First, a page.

Roadless Rhetoric 

Debunking the myths behind a Forest Service “land grab”

Last week marked the one-year anniversary of the U.S. Forest Service’s 18-month moratorium on building roads on 33 million acres of national forest land, a decision based on the logic that it’s economically and environmentally irresponsible to build new roads when you’ve got an $11 billion backlog on maintaining the old ones already in place. Still, it was a controversial proposal that had its opponents shouting “land grab!”—the same refrain now being echoed in response to an unrelated initiative by President Clinton, announced in October 1999, to set aside about 40 million acres of roadless areas nationwide, including nearly 6 million acres in Montana.

When the road-building moratorium first appeared on the timber industry’s radar screens, it unleashed a barrage of doom and gloom predictions about lost jobs, public access denied into the national forests and the loss of life and property to wildfire. But the question remains, how many of those predictions were gross exaggerations, or failed to materialize entirely?

For example, in February 1998 the Missoula-based Intermountain Forest Industry Association distributed a “hot sheet” claiming that the Forest Service’s “land grab” would deny citizens access to millions of acres of public lands, would lead to “catastrophic fires that burn whole forests, kill wildlife, destroy watersheds, and threaten human lives and property.” The moratorium, they said, would also create “community instability caused by even further decreases in timber harvest from public lands,” and would eventually lead to the loss of some 12,640 jobs.

Two years later, the numbers tell a different story. Or so says Matthew Koehler of the Missoula-based Native Forest Network, who has been waging a campaign against the misinformation that he says is still being circulated—and accepted without question—by the mainstream media.

“The timber industry has a long history of making exaggerated claims about job loss associated with the protection of Montana’s wildlands,” says Koehler. “But according to the Forest Service, 80 percent of these roadless lands don’t even have any timber on them. They’re all rock and ice, or if they have timber, they’re really small lodgepole pines that are growing out of a rock at 10,000 feet. … Let’s face it. If there was lots of old growth up there, the timber industry would be up there.”

As Koehler points out, Montana’s mill closures and job layoffs in the wood products industry have had far less to do with federal land management decisions than they have with global economics and mechanization in the timber industry. For example, in 1979 it took five workers to produce the same amount of wood products that it takes three workers to produce today.

Moreover, only 3.3 percent of our wood products come from national forests—we throw away four times that amount each year—a fact reflected in the number of jobs directly associated with logging on public land. According to a recent economic analysis prepared by University of Montana economics Professor Tim Power, “Forest Service timber harvests in the late 1990s have been directly responsible for about one percent of jobs and income in the northwest Montana counties in which the wood products industry is concentrated. For the state as a whole, the economic reliance is much smaller.”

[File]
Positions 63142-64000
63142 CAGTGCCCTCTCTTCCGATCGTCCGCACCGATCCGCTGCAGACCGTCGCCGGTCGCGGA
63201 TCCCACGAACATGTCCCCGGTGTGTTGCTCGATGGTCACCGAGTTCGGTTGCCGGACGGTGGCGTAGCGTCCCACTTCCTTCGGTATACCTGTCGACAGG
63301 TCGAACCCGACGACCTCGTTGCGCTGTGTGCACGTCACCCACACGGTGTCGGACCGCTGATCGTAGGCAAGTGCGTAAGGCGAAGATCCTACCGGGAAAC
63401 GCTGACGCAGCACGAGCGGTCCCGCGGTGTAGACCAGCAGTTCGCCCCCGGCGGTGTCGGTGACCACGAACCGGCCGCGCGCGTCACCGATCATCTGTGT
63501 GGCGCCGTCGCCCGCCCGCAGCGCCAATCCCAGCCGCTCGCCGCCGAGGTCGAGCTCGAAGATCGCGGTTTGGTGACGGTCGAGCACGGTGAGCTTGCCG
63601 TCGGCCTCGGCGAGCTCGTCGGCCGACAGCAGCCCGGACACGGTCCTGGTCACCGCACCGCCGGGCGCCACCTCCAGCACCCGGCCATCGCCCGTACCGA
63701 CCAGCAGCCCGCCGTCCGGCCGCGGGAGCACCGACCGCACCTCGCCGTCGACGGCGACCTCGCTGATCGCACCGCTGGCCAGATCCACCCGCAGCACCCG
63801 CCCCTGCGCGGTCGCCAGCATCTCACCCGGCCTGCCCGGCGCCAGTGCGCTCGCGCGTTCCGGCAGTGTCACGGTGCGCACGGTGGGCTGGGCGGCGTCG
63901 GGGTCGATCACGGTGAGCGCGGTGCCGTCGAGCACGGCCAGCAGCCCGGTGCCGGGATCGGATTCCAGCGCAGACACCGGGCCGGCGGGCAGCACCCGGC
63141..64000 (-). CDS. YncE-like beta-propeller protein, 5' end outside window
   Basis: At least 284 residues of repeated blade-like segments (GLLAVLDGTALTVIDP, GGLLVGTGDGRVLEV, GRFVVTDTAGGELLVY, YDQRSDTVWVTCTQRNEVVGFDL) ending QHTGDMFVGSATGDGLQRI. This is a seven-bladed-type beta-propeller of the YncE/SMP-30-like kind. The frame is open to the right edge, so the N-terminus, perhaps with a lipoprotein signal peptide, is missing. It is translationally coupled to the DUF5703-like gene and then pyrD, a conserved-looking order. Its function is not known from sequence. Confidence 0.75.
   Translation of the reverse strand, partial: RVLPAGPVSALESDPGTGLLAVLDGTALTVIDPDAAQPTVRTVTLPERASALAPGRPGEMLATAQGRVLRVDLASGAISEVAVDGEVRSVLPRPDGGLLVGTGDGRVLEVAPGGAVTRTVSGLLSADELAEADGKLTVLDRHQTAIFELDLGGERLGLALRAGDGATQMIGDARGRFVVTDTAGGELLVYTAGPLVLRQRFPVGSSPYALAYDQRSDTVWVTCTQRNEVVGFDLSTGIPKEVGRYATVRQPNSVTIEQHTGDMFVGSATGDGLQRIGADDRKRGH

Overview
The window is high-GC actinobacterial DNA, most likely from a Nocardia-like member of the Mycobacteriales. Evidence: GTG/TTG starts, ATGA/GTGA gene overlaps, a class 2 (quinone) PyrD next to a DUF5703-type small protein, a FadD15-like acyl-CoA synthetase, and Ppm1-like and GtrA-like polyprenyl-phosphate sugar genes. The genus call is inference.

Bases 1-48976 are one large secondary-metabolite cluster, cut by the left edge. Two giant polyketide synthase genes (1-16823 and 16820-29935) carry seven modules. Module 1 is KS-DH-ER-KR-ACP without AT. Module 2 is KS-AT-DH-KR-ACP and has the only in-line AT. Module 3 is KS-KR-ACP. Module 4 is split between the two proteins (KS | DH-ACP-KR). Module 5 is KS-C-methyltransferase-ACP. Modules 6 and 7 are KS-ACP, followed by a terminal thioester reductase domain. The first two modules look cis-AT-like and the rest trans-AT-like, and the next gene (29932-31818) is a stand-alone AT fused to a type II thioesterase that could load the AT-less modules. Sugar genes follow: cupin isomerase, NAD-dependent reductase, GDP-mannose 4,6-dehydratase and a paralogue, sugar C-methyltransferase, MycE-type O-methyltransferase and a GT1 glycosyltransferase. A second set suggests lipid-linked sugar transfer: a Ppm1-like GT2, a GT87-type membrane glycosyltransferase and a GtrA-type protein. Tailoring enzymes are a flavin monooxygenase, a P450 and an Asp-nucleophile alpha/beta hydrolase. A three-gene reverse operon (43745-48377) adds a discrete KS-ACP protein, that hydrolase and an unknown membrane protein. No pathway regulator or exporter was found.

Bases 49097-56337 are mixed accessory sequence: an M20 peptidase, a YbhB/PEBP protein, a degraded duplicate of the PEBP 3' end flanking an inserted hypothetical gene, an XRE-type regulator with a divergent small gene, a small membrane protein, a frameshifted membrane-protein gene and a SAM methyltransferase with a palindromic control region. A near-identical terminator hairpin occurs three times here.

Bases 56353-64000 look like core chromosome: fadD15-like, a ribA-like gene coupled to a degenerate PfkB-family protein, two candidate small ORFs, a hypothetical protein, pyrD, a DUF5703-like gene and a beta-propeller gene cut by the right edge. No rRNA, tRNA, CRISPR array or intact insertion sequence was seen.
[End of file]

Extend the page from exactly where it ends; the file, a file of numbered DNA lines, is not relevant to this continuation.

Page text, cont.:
And while one percent of the jobs in a nine-county area (or about 1,450 jobs) is not insignificant, during that same period this region has been adding between 5,000 and 6,000 other jobs each year, or about four times as many as the total impact of Forest Service harvests.

As for the claims that the road-building moratorium has been detrimental to healthy forests and effective fire management, a study conducted by the California Department of Forestry and Fire Protection showed that the practice of logging, more than any other human activity, has increased both the severity and the occurrences of forest fires.

“Where are the healthiest forests?” asks Koehler. “The healthiest forests are in national parks, in wilderness areas and in roadless areas. In places with no roads, in places that have not been cut by the timber industry and still have public access.”

As for the claims of “no access” to millions of acres of public land, what the timber industry really means, counters Koehler, is no “motorized” access into the forests. Few people would argue, for example, that the Forest Service should be allowing ATVs or snowmobiles up Blodgett Canyon or Kootenai Creek in the Bitterroots.

Still, the prevailing sentiment among opponents to the Clinton plan is the claim that the process is happening far too quickly without substantive input and comment from the general public.

“If the shoe were on the other foot, our critics would be screaming like banshees,” says Cary Hegreberg, executive director of the Montana Wood Products Association. “Now suddenly when they’re getting their wish, they’re more than happy to abandon all those public participation processes that they’ve always guarded so closely.”

This despite an unprecedented comment period that included 190 regional and local public meetings that solicited more than 500,000 public comments, the most ever received for a Forest Service initiative.

“Don’t ever confuse the ceremony of democracy with the process of democracy,” says Greg Schildwachter of the Intermountain Forest Industry Association. “The way to really do this is get the people together who have worked hard on these issues for many years and care deeply about them on all sides and in good faith negotiate some kind of agreement.”

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